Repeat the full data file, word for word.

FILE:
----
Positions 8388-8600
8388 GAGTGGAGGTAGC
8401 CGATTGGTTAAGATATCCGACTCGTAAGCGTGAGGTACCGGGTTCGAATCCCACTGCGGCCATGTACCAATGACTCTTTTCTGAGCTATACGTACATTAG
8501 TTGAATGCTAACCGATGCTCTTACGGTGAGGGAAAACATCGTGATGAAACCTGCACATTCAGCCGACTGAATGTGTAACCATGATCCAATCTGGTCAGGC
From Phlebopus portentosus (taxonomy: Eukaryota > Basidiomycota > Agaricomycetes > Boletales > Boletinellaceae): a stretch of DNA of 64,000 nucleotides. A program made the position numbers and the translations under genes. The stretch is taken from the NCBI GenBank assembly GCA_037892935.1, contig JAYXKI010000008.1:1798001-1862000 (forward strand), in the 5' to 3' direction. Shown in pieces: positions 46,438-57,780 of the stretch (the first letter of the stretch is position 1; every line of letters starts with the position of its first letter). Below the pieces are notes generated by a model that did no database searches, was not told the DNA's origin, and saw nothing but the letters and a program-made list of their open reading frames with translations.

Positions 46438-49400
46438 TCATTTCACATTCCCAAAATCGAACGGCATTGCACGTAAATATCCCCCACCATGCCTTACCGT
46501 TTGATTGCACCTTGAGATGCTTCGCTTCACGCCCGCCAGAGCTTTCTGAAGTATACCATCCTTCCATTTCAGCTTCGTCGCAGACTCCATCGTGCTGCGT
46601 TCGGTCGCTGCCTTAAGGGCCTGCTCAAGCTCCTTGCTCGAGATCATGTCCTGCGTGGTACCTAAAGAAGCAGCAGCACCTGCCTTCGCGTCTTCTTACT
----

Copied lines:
Positions 8388-8600
8388 GAGTGGAGGTAGC
8401 CGATTGGTTAAGATATCCGACTCGTAAGCGTGAGGTACCGGGTTCGAATCCCACTGCGGCCATGTACCAATGACTCTTTTCTGAGCTATACGTACATTAG
8501 TTGAATGCTAACCGATGCTCTTACGGTGAGGGAAAACATCGTGATGAAACCTGCACATTCAGCCGACTGAATGTGTAACCATGATCCAATCTGGTCAGGC
From Phlebopus portentosus (taxonomy: Eukaryota > Basidiomycota > Agaricomycetes > Boletales > Boletinellaceae): a stretch of DNA of 64,000 nucleotides. A program made the position numbers and the translations under genes. The stretch is taken from the NCBI GenBank assembly GCA_037892935.1, contig JAYXKI010000008.1:1798001-1862000 (forward strand), in the 5' to 3' direction. Shown in pieces: positions 46,438-57,780 of the stretch (the first letter of the stretch is position 1; every line of letters starts with the position of its first letter). Below the pieces are notes generated by a model that did no database searches, was not told the DNA's origin, and saw nothing but the letters and a program-made list of their open reading frames with translations.

Positions 46438-49400
46438 TCATTTCACATTCCCAAAATCGAACGGCATTGCACGTAAATATCCCCCACCATGCCTTACCGT
46501 TTGATTGCACCTTGAGATGCTTCGCTTCACGCCCGCCAGAGCTTTCTGAAGTATACCATCCTTCCATTTCAGCTTCGTCGCAGACTCCATCGTGCTGCGT
46601 TCGGTCGCTGCCTTAAGGGCCTGCTCAAGCTCCTTGCTCGAGATCATGTCCTGCGTGGTACCTAAAGAAGCAGCAGCACCTGCCTTCGCGTCTTCTTACT